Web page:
Thursday, February 09, 2006

Madison Public Library hiring policies: Should MLS be required?

A recent column in the business section of the Capital Times described the mini-furor over the Madison Public Library hiring two new employees who lack MLS degrees:

Recently, the Madison Public Library hired two youth librarians who didn't have master's of library science (MLS) degrees. Veteran librarians were puzzled, since this hasn't happened in over 16 years, and since they all have MLS degrees.

On the other hand, since the library is just like any other city department, it follows Madison's human resources department guidelines in hiring procedures. Under the Civil Rights Act, Madison tries to attract candidates of minority and disabled groups who might not have the same access to MLS degrees as others.

The full column provides more detail, but I wonder if this isn't another recent news story that in some ways echoes Garrison's themes of professionalization and sex-typing coupled with low wages and low status ...

6 comments:

Brendan said...

Working for MPL, I can say that part of the furor was the fact that other, equally qualified candidates, who had their MLS degrees, were not chosen. And these were people who have worked in the Madison Public Library system for several years in various capacities. It is discouraging, though, to see our profession devalued like this, especially since it's kind of "right under our noses." I've looked at library job postings across the country and ALL of them state that an MLS degree is required. So clearly, it is somewhat valued. Yes, there are those who will say the public library doesn't really have its own niche, that bookstores and Blockbuster are all people really need. But for a significant population, in Madison at least, the library is still one of the most important institutions in their lives. I have people everyday at work who say the two cards in their wallet or purse they use the most are the credit card and the library card (which is an interesting dichotomy in itself). I think the MLS degree issue has more bearing with librarians themselves than with the general public, but it will be interesting to see if their is any public sentiment expressed surrounding this issue.

Kelly said...

The column says "Under the Civil Rights Act, Madison tries to attract candidates of minority and disabled groups who might not have the same access to MLS degrees as others", but were the people hired actually disabled or members of minority groups? If they were, were there really no other disabled or minority applicants who had MLS degrees? The majority of students at SLIS now are white (a few, like me, are even a whiter shade of pale), but there are some who aren't.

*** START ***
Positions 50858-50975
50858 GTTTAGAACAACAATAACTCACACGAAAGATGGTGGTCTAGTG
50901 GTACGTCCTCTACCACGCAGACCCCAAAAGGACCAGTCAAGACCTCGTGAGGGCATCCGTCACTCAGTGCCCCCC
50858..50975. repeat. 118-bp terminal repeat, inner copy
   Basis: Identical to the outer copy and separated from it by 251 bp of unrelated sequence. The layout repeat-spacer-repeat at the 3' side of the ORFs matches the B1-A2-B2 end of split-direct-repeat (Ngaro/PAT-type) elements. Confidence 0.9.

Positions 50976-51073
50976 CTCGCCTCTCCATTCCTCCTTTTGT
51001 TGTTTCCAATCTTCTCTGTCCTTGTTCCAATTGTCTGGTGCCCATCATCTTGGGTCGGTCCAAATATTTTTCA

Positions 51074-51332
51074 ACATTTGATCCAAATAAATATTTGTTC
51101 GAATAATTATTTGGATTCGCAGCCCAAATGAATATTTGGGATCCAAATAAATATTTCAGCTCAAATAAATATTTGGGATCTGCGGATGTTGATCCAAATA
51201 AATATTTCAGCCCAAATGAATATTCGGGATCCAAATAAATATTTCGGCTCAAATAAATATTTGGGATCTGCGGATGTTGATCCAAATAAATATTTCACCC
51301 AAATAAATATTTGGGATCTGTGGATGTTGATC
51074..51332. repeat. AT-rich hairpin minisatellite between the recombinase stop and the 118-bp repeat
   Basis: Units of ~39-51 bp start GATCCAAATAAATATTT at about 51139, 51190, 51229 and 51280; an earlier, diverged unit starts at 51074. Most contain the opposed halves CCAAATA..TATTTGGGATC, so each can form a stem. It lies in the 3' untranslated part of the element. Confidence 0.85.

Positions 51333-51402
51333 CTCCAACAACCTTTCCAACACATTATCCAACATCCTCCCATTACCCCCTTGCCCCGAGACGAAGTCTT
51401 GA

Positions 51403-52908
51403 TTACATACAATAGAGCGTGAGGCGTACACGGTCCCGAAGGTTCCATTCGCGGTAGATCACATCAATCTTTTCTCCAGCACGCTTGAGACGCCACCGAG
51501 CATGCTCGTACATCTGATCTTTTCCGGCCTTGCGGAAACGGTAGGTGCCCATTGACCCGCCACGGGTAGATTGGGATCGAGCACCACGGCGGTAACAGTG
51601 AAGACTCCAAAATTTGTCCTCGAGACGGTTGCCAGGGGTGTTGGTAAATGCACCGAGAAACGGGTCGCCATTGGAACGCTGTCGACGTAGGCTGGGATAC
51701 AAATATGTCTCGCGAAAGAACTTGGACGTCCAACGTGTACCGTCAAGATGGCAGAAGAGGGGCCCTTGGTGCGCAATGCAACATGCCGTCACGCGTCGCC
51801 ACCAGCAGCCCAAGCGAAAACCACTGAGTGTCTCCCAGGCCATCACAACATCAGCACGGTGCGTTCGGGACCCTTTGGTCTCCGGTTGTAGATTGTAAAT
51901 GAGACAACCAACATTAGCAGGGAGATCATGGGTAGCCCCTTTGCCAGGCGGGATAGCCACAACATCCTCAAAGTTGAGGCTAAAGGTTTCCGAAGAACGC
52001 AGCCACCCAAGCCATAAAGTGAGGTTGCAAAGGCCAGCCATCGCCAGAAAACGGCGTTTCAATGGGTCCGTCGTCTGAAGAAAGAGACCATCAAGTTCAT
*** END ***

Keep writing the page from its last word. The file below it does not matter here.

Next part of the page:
Brendan said...

As far as I know, all the people hired were white.

Katie K said...

In that article, Louise Robbins said, "There were students (in the MLS program) who would have been wonderful but chose not to compete with those they knew in the system." I think this is a really interesting point because even though I'm only a second semester SLIS student, I contantly hear about how difficult (impossible?) it is to get a job at a Madison library (within the UW system or at MPL). Now I'm certainly not trying to downplay this situation but could it be that MLS degree-holders simply avoid applying for jobs in Madison because they think it's impossible? I admit that I'm not even considering finding a job in Madison after I graduate. I'd be interested to see where the applicants with MLS degrees are from.

Jeremy4031 said...

One important factual clarification I later heard: At least one of the two non-degree librarians MPL hired is currently a SLIS student pursuing their MLS degree. So I guess that's at least half a loaf.

SarahStumpf said...

The Isthmus did an article about this a few weeks ago where they said that one of the people hired would complete their MLS from SLIS in May and the other would complete it next Fall.

I'm not a grad student in this class, but I fail to see what all the fuss over this is about. Why is it so important that a person have an MLS in their hand instead of in progress? Obviously the Madison Public Library system felt these people would be a better fit then anyone else.

Brendan says "I can say that part of the furor was the fact that other, equally qualified candidates, who had their MLS degrees, were not chosen" but I fail to see why these people should have gotten some kind of automatic priority based on their completed education level. I feel like part of the fuss is about the MPL challenging the system of privledging those with an MLS.

I'm a history student here and I spent some time looking at the professionalization of childbirth and part of the goals of any profesionalized job is to push out and ostracise people who want to do that job in ways that deviate from the norm. Professionalization is as much about kicking people out and putting them down and it is about lifting up the profession or providing quality services.

I think it is cool that the Madison Public Library is willing to put it's needs and the needs of it's patrons before rules and regs about when someone gets their MLS.